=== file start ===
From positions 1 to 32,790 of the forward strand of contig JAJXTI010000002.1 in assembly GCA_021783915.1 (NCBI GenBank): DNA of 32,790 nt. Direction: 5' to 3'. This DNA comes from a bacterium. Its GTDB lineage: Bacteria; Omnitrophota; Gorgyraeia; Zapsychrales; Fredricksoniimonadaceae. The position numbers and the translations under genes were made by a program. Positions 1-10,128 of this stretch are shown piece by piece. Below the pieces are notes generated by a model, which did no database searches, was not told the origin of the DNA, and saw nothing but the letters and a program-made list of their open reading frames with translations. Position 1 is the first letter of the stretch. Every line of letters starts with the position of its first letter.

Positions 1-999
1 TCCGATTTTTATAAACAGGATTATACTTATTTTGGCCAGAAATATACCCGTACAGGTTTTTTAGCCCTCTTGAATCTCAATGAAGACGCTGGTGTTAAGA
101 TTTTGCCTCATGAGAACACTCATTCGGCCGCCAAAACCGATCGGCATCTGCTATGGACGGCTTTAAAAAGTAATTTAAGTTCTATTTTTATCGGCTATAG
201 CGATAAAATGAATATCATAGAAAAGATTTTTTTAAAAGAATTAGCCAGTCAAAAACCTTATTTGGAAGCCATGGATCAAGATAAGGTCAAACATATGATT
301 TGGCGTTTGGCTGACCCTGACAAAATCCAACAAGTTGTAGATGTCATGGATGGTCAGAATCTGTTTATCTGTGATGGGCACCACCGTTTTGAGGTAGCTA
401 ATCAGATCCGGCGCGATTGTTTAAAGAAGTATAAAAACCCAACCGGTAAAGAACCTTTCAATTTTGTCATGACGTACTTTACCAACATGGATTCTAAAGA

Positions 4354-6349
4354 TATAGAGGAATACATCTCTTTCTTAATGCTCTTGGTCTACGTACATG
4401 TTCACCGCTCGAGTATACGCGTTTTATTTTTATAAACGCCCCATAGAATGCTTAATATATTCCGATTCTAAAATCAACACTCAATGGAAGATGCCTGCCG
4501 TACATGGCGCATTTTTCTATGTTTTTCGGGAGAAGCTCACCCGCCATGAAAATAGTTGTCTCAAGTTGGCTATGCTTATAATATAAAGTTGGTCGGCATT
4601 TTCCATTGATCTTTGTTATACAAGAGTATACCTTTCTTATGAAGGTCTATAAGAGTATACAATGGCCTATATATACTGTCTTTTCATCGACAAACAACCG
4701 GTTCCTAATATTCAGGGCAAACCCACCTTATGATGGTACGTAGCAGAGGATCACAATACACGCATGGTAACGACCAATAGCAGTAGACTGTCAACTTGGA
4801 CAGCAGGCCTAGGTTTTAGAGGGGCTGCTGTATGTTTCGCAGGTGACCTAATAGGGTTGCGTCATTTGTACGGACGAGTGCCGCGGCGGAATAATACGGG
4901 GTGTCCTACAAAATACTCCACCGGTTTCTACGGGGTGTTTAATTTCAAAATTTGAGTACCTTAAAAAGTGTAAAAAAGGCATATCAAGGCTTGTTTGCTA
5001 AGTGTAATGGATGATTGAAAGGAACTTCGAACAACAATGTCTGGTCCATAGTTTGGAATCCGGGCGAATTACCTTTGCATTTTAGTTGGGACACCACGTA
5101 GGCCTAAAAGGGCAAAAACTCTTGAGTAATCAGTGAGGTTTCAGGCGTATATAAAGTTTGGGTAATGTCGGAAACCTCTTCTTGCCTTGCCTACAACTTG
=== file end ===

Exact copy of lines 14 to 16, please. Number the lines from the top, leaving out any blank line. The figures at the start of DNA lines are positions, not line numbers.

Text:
4801 CAGCAGGCCTAGGTTTTAGAGGGGCTGCTGTATGTTTCGCAGGTGACCTAATAGGGTTGCGTCATTTGTACGGACGAGTGCCGCGGCGGAATAATACGGG
4901 GTGTCCTACAAAATACTCCACCGGTTTCTACGGGGTGTTTAATTTCAAAATTTGAGTACCTTAAAAAGTGTAAAAAAGGCATATCAAGGCTTGTTTGCTA
5001 AGTGTAATGGATGATTGAAAGGAACTTCGAACAACAATGTCTGGTCCATAGTTTGGAATCCGGGCGAATTACCTTTGCATTTTAGTTGGGACACCACGTA